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A Boot Camp in YOUR Church

A Boot Camp in YOUR Church

Note: This is the fourth of seven articles on becoming a sending church that started with “Cancel the Missions Program”.

Centripetal force is the opposite of centrifugal force which pushes things outward. Churches have a natural tendency that is centripetal. Instead of thrusting outward it which draws toward the center. The natural tendency for churches is to be more concerned about keeping people than reaching people. Believers often choose a church because it serves their needs and the desires of their family. It may be a good youth program, good music or good preaching that attracts. Those are good things but if serving myself is the primary focus, the natural tendency will be centripetal. Like the stone thrown into the water causes an outward ripple, the command of Christ to the church is meant to be centrifugal.

Each branch of the military has a version of “boot camp.” Basic training is the initial preparation of troops for service. It gives the soldier basic tools and discipline to perform the task ahead. It is designed to move a person from the civilian world to the military world. The purpose of boot camp is to prepare soldiers for a task. In a similar way, the local church is a boot camp. It is a place to train Christians for the job ahead. The purpose of boot camp is not to have a boot camp. So likewise, the purpose of the church is not to have a church… it is a tool used by God to prepare saints for the work of the ministry.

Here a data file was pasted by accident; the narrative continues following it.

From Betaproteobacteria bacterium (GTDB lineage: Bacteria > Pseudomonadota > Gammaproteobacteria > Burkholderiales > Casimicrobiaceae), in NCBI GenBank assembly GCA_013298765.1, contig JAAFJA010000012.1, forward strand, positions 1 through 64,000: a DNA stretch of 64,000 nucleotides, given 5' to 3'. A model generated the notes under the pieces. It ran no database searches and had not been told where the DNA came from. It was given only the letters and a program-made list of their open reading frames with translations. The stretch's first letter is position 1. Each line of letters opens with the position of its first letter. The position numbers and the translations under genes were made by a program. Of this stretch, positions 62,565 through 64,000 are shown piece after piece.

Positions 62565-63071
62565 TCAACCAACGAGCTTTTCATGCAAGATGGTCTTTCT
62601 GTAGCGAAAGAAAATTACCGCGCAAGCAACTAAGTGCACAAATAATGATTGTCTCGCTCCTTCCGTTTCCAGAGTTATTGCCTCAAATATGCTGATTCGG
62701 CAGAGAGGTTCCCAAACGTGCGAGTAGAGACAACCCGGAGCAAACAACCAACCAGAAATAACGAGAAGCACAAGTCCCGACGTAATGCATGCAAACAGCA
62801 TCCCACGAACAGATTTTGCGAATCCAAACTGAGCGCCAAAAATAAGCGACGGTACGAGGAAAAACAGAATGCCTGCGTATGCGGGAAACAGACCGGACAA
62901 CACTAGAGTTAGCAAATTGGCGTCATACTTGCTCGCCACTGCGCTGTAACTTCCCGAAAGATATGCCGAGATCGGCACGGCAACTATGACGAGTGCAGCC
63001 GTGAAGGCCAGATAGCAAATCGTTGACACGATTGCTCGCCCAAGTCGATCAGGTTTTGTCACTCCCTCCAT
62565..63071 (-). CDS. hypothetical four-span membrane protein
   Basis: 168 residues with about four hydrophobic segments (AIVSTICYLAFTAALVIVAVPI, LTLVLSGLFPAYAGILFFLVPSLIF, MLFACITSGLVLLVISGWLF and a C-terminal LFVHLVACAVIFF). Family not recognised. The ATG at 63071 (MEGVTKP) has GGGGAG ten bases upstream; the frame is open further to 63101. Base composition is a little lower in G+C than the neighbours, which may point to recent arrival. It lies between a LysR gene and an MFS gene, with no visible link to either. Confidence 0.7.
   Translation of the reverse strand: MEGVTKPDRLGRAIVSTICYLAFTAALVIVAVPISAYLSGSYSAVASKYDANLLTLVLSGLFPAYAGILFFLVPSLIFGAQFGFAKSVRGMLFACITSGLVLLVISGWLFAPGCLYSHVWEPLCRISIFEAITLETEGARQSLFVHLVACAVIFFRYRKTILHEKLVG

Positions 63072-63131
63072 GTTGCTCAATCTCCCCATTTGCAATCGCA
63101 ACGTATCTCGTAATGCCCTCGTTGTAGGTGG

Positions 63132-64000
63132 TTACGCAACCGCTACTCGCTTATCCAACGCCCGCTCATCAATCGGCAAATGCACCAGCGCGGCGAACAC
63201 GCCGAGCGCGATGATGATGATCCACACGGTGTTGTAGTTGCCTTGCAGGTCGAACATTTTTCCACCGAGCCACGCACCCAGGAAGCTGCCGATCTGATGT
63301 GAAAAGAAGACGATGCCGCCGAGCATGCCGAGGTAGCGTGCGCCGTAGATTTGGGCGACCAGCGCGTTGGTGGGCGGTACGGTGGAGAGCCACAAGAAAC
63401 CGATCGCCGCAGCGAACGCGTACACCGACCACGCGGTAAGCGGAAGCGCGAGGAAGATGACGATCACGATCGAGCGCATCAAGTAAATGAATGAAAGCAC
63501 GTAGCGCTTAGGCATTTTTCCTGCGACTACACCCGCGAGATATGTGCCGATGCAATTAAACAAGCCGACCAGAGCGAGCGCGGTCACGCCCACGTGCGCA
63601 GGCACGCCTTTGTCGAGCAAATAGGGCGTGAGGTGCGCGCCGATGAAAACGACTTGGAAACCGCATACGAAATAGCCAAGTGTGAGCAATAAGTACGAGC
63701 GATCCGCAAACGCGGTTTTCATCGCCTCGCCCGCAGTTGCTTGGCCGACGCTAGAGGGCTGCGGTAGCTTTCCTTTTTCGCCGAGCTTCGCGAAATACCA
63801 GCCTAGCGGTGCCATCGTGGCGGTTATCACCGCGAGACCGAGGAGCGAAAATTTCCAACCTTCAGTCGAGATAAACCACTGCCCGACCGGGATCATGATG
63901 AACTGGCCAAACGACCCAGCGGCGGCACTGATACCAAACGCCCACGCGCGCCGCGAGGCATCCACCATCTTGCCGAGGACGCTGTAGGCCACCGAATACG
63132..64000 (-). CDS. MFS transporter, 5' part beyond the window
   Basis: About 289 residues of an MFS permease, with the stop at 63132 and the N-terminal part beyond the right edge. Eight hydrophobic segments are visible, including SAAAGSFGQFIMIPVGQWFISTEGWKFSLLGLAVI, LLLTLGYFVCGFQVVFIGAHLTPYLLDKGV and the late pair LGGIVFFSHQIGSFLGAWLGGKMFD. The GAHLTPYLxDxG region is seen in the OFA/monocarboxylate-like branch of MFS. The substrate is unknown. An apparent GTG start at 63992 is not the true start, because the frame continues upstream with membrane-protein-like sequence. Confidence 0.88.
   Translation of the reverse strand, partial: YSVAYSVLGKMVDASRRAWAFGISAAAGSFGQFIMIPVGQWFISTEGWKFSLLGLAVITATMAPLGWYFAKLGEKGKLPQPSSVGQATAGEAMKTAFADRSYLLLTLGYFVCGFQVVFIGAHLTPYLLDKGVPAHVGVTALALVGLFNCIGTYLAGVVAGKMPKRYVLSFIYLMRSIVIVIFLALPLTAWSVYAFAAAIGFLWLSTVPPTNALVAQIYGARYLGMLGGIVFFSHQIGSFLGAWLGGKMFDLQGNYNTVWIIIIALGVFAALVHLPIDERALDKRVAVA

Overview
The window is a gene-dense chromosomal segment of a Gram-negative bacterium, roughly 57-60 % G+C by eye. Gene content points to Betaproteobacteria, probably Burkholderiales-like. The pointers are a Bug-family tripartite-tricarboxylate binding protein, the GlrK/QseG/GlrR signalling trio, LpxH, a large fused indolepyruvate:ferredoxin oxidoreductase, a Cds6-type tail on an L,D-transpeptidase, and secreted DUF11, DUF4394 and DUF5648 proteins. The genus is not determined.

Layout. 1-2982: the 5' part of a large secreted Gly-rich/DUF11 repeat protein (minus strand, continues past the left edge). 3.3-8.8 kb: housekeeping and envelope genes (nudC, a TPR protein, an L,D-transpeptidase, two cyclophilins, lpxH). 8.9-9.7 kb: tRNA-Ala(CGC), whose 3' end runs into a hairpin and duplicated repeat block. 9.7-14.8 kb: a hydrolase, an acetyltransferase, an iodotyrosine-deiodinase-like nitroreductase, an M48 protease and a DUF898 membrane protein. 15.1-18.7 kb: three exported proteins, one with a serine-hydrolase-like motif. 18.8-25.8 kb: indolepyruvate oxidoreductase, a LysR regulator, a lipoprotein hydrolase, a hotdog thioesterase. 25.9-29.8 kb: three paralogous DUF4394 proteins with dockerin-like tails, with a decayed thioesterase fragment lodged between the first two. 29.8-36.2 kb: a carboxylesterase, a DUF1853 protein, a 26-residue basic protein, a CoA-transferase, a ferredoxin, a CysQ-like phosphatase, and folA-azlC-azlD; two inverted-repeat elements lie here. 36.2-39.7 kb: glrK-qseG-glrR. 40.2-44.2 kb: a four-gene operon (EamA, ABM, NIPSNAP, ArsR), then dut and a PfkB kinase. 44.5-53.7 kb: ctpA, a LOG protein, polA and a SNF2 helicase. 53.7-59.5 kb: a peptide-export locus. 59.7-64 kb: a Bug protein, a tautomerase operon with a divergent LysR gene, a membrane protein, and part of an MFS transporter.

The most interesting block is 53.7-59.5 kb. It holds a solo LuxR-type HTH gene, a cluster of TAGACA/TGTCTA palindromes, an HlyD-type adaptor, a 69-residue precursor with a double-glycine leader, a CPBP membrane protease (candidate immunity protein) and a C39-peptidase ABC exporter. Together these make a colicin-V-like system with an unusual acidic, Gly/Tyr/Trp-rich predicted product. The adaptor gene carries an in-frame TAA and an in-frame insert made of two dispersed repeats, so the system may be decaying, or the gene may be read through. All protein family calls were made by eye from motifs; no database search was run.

Every program in the church should be evaluated by whether or not it helps to fulfill the mission. If the youth program advances the Great Commission, then keep it. If not, stop it. If the Sunday School equips for the mission, then keep it… if not, cancel it. Or to put it in a positive way: do things that will result in the Great Commission being fulfilled. The leadership of a church would do well to take the time every year to evaluate every program in the church and ask the hard question of whether it is contributing to fulfilling the mission of the church. If not, the leadership needs to have the courage to either adjust it or delete it.

The book of Romans looms large in articulating the over-all plan of God for salvation and for the ages. This book could be considered the backbone of New Testament theology. Chapter 10 gives the marching orders for what to do with all that theology. The Apostle Paul articulates the driving force in his ministry: “Brothers, my heart’s desire and prayer to God for them is that they may be saved (Romans 10:10). He had previously indicated: “I could wish that I myself were accursed and cut off from Christ for the sake of my brothers, my kinsmen according to the flesh” (Romans 9:3). There was no question that he was passionate about his mission which was clearly the Great Commission. Paul had no question about his mandate from God.

Does your church have a boot camp in place to prepare your people for the Great Commission?